The foundations of aggression, according to Freud, are in the death instinct. He argued that war is the result of a destructive instinct - an instinct aimed at returning things to their inanimate form that can operate inside and outside the body. Human beings, according to Freud, have two types of instincts: the life instinct and the death instinct. The survival instinct craves pleasure. Unlike the life instinct, Freud refers to the death instinct as Thanet's. This death urge leads to destructive behavior against oneself and toward others and the world. The human drive to destroy oneself is directed outward, to destroy others to maintain oneself.

Nevertheless, for Freud, violence is merely a means to an end; it is not an end. Aggressive behavior relieves tension. According to Psychoanalytic Theory, humans begin discriminating between the self and the 'other' from a very young age. This distinction reveals itself in a robust psychological demand for adversaries.

Social Identity Theory

Henri Tajfel developed the Social Identity Theory to answer why people prefer their group over others. According to Tajfel, groups occupy several levels on the power and status ladder. The process of discriminating between "us" and "them" alters how people interact with one another. Tajfel argued that the driving force behind this behavior was people's desire for a solid and stable self-concept - a positive social identity. As a result, people primarily regard their group as positive. Nevertheless, groupings only become psychological realities when defined concerning other groups. As a result, group members aim for a positive social identity and try to attain it by favorably distinguishing their group from other groups.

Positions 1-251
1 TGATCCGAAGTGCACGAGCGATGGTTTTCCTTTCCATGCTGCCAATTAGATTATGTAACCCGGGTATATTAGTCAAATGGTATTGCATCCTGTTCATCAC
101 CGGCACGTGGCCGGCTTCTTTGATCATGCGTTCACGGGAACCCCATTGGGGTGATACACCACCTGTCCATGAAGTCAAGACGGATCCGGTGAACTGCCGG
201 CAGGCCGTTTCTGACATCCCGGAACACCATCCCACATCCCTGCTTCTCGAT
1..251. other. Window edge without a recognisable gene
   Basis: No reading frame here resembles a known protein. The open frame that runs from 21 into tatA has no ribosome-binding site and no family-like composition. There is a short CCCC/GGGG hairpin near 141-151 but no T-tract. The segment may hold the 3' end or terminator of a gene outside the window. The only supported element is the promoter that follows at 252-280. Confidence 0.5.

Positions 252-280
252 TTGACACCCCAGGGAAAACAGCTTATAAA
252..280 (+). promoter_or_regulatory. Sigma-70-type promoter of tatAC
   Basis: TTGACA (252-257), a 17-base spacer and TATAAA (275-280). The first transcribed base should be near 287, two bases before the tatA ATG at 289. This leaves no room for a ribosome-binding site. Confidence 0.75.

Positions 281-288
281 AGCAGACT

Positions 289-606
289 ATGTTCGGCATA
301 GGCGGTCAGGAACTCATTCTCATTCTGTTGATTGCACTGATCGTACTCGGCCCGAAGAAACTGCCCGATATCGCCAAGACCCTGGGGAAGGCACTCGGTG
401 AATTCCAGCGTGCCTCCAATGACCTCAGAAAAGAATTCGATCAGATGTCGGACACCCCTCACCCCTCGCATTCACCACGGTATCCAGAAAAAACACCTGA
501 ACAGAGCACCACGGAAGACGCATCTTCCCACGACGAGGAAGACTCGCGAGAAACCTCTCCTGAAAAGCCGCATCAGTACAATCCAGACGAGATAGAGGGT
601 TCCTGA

Tajfel also addressed the issue of what happens to marginalized groups in comparison to others. Such a group could choose to leave the group, either physically or psychologically; focus only on features that make one's group look good; compare one's group to other groups that are even lower on the status hierarchy; devalue the aspects that reflect poorly on one's group; and attempt to change the existing status hierarchy through social change. Nevertheless, which of these possibilities is chosen will be determined by various factors.

The Seville Statement on Violence

The Seville Declaration on Violence was drafted in 1986 to coincide with the United Nations-sponsored International Year of Peace. A group of foreign experts involved in the Seville Declaration reached the following five conclusions −

  • It is scientifically false to claim that we acquired a proclivity for fighting from our animal predecessors.

  • It is scientifically false to assert that war or other forms of violence are genetically encoded into our human character.

  • It is scientifically inaccurate to assert that there has been a selection for violent behavior over other types of behavior during human evolution.

  • The claim that humans have violent brains is scientifically false.

  • It is scientifically inaccurate to claim that conflict is generated solely by instinct or a single motivation.

The Seville Declaration was supported by a broad spectrum of scientific and professional organizations worldwide and was founded on the most recent scientific findings. The United Nations Educational, Scientific, and Cultural Organization (UNESCO) accepted it in 1989.


In peace and conflict studies, there are various hypotheses for the causes of conflict. Several theories describe these in greater detail. One school of thought holds that the fundamental reasons and sources of conflict are found in humans or human nature. The nature part concentrates on biological and psychological aspects.

Updated on: 13-Mar-2023